-- Katrina vandenHeuvel (@KatrinaNation)

Next up... Sandusky endorsement!

(Too soon?)

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Oh, remember when Giuliani used to be considered a moderate, and even something of a liberal -- and when he would never have endorsed someone like Gingrich?

Looks like his inner neo-fascist thug has permanently won out.

In that sense, Newt's perfect for him.

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This day in music - December 13, 1975: Chicago IX - Chicago's Greatest Hits goes to #1


The album started a five-week run at No. 1 on the U.S. charts on this day. This really is one of my all-time favourite albums. When you're a young sax player, and most of what you hear on the radio is guitar-driven rock, you gotta love Chicago, a group that described itself as a "rock and roll band with horns."

I was a little too young to get caught up in the Blood, Sweat & Tears thing, a fabulous horn band, and was told by older friends that Chicago was a pale imitation of BS&T, but Chicago was my generation, and I loved them. I came to love BS&T later.

In truth, this album came out during my senior year of high school, and it's hard not to be crazy about music that came out during that period of one's life. Is it because teenage romance is usually in the mix? Probably.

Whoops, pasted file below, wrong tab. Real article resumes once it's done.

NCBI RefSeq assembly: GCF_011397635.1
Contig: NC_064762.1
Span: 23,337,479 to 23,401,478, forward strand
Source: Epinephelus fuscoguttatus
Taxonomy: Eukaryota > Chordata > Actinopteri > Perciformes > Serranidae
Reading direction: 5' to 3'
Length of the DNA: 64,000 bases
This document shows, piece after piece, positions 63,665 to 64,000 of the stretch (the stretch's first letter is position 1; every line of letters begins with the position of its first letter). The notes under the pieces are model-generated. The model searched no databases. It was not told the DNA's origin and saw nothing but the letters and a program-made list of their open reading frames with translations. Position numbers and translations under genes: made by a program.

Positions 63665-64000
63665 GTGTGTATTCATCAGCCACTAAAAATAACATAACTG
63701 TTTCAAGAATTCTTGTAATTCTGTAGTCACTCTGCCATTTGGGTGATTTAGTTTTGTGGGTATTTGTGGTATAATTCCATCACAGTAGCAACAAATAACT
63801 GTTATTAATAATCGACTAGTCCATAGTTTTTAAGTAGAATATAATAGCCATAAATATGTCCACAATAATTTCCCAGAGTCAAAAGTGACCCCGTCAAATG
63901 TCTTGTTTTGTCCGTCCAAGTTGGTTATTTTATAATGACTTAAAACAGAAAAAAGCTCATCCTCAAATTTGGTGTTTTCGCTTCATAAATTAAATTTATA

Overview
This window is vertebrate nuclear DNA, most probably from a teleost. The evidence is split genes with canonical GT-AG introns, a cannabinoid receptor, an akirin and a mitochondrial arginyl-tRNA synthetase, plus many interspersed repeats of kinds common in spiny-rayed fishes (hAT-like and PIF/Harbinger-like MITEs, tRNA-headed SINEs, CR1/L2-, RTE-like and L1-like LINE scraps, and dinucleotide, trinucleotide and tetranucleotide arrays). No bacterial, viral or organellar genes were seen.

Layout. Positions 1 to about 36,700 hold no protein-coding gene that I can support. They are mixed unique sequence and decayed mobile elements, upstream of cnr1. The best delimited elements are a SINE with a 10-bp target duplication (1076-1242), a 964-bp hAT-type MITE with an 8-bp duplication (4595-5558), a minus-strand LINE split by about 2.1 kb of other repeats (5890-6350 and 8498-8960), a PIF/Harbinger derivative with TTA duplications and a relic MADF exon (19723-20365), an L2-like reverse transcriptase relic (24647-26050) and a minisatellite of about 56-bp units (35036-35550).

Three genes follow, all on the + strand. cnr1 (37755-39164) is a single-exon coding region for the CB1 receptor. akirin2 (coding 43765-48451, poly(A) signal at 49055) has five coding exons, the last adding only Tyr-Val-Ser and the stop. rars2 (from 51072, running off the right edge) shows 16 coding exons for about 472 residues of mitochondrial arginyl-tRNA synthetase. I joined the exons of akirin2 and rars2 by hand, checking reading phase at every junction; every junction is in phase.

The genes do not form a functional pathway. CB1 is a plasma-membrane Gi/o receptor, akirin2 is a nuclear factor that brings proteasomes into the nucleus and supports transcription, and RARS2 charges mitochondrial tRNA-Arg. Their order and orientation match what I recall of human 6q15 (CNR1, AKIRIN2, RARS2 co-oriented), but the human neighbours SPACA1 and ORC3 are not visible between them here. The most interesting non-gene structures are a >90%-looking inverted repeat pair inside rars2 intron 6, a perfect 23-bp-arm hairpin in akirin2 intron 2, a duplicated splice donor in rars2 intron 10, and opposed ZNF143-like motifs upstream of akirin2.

Because I can't help myself, I'll list the tracks.

Side One

1. 25 or 6 to 4
2. Does Anybody Really Know What Time It Is?
3. Colour My World

4. Just You 'n' Me
5. Saturday in the Park
6. Feelin' Stronger Every Day

Side Two

1. Make Me Smile
2. Wishing You Were Here
3. Call on Me
4. (I've Been) Searchin' So Long
5. Beginnings

The last one, "Beginnings," is probably my favourite track, though "Searchin' So Long" is up there.


(Cross-posted at Lippmann's Ghost.)

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Sperm donation, Republican-style


I'm not sure this is what being fruitful and multiplying was supposed to be about:

A conservative Christian politician has a secret life as a sperm donor for lesbian couples -- even though he has campaigned against gay marriage.

American politician Bill Johnson has spent most of this year in Christchurch helping run the earthquake recovery, all the while using the online persona "chchbill" to meet women who want help to get pregnant.

Under that persona, he has discussed making donations to at least nine women without the knowledge of his family in the US.

Three of the women are now pregnant, and Johnson has assisted another three with donations in the past month. It is believed he has been in communication with at least another three women to discuss sperm donation.

Johnson, a Republican (of course), ran in the 2010 Republican primary for Alabama governor, finishing a distant fifth with just 1.7 percent of the vote. So he's hardly a major figure in the party, though he actually seems a bit less crazy, and a bit less ideological and partisan, than many of his right-wing ilk -- if certainly as smug and self-righteous, and certainly as much of an anti-gay bigot. (And his wife, Kathy, has worked to help children, seniors, and persons with disabilities, "seeking to motivate, inspire and bring hope to our vulnerable populations." There's undoubtedly a Christianist element to that work, but it's rather admirable nonetheless.)